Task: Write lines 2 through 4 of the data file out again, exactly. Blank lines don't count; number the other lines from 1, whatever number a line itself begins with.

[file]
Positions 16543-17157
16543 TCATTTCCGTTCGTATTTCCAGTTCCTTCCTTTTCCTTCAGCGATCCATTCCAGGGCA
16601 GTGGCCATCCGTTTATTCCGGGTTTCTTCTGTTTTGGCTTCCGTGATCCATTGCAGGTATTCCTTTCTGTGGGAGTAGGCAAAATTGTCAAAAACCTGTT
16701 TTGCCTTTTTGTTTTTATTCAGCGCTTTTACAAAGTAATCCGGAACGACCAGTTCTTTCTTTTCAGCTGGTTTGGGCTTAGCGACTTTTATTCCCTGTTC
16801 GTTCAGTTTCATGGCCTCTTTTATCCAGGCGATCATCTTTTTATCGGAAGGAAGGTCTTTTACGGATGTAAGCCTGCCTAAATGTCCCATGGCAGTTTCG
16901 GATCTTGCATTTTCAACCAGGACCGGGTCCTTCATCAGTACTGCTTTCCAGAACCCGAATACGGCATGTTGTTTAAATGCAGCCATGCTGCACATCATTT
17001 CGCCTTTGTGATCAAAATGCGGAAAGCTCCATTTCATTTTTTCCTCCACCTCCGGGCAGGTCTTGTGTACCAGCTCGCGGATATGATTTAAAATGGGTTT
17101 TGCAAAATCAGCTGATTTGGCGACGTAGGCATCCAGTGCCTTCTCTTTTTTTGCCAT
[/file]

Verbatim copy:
16543 TCATTTCCGTTCGTATTTCCAGTTCCTTCCTTTTCCTTCAGCGATCCATTCCAGGGCA
16601 GTGGCCATCCGTTTATTCCGGGTTTCTTCTGTTTTGGCTTCCGTGATCCATTGCAGGTATTCCTTTCTGTGGGAGTAGGCAAAATTGTCAAAAACCTGTT
16701 TTGCCTTTTTGTTTTTATTCAGCGCTTTTACAAAGTAATCCGGAACGACCAGTTCTTTCTTTTCAGCTGGTTTGGGCTTAGCGACTTTTATTCCCTGTTC